By Bronwen Bruch
How support payment details can enable or impede claims of an eligible dependant on your income taxes.
The separation process broaches a variety of complex issues, such as finance, family law, and mental health—it is no wonder, then, that the process often requires the combined efforts of collaborative professionals to reach an optimal outcome. Likewise, a robust Separation Agreement considers input from diverse specializations and a variety of relevant precedents and policies. This attention to detail is particularly valuable in the case of child support and its evolving influence on tax credit eligibility; if not appropriately managed, this legal and financial issue can result in a potential forfeit of thousands of dollars in tax refunds.
The Eligible Dependant Issue
The eligible dependant amount, as outlined in section 118(1)(b) of the Income Tax Act, is a tax credit available to qualified single parents with custody of children below age 18. A prominent limitation, however, lies in the issue of shared custody—if both parents support the dependant(s), who can claim the eligible dependant amount?
The situation is complicated by a disparity between precedents in family law and the Income Tax Act. Often, in cases of shared custody, support obligations are calculated with the assumption that the higher-income parent will pay a “set-off” amount to the lower-income parent. For example, after entering both parents’ incomes into the Child Support Table, the payment obligation of the lower-income parent would be subtracted from that of the higher-earner for a net payment amount. Unfortunately, under subsection 118(5) of the Income Tax Act, this one-way method of payment only allows for the lower-income parent, the “payee,” to claim the eligible dependant amount (provided he or she satisfies additional eligibility criteria, such as single marital status).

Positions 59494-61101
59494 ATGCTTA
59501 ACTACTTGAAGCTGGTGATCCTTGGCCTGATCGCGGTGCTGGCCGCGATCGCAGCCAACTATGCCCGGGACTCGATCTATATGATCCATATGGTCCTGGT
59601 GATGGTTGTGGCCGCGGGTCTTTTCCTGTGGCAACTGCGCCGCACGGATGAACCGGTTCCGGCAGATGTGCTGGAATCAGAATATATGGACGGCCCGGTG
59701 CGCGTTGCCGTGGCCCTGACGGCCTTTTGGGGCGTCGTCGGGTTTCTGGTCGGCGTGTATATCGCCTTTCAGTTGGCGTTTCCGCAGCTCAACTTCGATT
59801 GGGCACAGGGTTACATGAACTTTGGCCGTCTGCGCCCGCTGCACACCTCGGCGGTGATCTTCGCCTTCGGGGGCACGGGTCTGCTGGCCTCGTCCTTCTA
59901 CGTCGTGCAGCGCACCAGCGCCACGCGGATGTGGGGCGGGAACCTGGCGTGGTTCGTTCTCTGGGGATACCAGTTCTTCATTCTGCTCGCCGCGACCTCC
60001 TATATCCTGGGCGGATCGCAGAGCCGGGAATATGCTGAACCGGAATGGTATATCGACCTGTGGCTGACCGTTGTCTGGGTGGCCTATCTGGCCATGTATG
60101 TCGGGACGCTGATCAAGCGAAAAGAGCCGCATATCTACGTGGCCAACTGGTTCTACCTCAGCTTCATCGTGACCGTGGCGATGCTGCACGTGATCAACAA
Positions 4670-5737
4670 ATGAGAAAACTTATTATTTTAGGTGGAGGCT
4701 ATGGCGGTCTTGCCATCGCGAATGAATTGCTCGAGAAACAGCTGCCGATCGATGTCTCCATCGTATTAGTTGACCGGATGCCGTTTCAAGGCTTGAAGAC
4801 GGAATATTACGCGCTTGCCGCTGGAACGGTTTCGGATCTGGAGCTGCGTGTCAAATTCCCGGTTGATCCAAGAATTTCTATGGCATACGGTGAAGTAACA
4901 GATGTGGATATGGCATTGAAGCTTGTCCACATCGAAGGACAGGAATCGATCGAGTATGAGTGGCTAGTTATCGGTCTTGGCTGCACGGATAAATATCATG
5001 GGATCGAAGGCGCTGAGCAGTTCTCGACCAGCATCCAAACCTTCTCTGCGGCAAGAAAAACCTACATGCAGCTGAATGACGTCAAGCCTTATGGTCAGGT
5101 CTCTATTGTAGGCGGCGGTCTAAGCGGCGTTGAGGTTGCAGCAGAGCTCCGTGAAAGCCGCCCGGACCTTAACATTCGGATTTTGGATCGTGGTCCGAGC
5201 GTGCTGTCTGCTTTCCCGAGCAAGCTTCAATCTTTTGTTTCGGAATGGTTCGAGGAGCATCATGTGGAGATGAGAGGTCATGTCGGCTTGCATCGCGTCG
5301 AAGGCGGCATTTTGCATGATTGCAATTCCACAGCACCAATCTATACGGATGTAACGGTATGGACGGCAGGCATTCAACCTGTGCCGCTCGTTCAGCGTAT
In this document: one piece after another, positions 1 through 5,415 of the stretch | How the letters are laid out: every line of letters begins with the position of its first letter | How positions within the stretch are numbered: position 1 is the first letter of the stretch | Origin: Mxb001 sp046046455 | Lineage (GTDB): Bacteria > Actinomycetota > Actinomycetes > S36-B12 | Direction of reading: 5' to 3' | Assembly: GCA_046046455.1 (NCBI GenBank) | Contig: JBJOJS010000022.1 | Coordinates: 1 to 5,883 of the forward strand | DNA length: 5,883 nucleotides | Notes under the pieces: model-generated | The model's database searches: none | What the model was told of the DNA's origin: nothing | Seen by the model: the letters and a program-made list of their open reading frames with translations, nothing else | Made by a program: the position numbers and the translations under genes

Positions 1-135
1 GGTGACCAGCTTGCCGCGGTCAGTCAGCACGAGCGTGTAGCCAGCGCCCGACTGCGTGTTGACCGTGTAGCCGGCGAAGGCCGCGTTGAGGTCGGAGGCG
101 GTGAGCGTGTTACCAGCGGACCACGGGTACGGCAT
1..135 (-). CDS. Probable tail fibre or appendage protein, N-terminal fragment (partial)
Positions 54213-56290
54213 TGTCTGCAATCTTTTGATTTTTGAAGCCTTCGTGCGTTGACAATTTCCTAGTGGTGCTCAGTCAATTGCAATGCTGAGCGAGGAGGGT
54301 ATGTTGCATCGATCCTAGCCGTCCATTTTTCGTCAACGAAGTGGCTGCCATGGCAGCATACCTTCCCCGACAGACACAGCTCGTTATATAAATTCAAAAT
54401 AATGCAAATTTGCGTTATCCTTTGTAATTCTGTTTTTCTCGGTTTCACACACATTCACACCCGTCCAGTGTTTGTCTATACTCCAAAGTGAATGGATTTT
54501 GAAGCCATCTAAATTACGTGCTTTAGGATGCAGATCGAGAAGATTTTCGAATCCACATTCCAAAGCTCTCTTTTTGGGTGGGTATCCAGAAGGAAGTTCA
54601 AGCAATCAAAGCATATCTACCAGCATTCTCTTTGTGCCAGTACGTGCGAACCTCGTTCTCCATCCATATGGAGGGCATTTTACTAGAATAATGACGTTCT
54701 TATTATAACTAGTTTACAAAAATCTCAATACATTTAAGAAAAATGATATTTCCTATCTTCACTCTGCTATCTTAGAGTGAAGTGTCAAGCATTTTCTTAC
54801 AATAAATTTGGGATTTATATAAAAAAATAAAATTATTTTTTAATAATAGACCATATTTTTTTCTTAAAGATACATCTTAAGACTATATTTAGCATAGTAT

Dependant Claims By Both Parents
Subsection 118(5) of the Income Tax Act does not allow for an individual to claim the eligible dependant amount if he or she is obligated to pay child support; however, subsection 118(5.1) allows for an exception provided both parents pay child support to each other (as opposed to one party paying a set-off amount). In instances of one dependant, parents can then choose to alternate eligible dependant claims; in instances of multiple dependants, each parent is eligible to claim one dependant (again, provided all other requirements for eligibility are also met).
To qualify, the obligation of both parties to pay support must be included in the Separation Agreement. Moreover, as the recent appeal of Harder v. The Queen  demonstrates, the Canada Revenue Agency may not only require the written confirmation of two-way payments, but also evidence of those payments. In the case of Harder, the paying parent forfeited thousands in tax credits due to a lack of written or actual evidence of two-way payment obligations—in paragraph 11 of the appeal, the court stressed the necessity of payment evidence such as cheques or e-transfer records.
Unfortunately, the scenario of two-way payment obligations can often give way to new concerns. For example, if one parent earns a significantly lower income and depends on payments from the higher-earner in order to fulfill his or her own payment obligations, this introduces the potential for bouncing support cheques.
Evidently, the matter of shared custody dependant claims does not often allow for a simple solution, but a consultation with a trained professional such as a Chartered Financial Divorce Specialist, an Accredited Family Mediator with a financial background, or a Collaborative Financial Professional can help to clarify your options.
If you have any questions or would like to discuss the matter further, please do not hesitate to get in touch; we are more than happy to help.
• Canada.ca: Can you claim the amount for an eligible dependant?
• The Income Tax Act, subsections 118(1)(b) (Wholly Dependant Person), 118(5) (Support), and 118(5.1) (Where Subsection  Does Not Apply)
• The Divorce Act, sections 15.1 (Child Support Orders) and 26.1 (Guidelines)
• Federal Child Support Guidelines
Bronwen Bruch is a Chartered Professional Accountant (CPA, CMA), Financial Divorce Specialist, and Accredited Family Mediator; she has also received collaborative training. Bronwen has been working in the mediation field for over five years, and enjoys using her experience to assist others.
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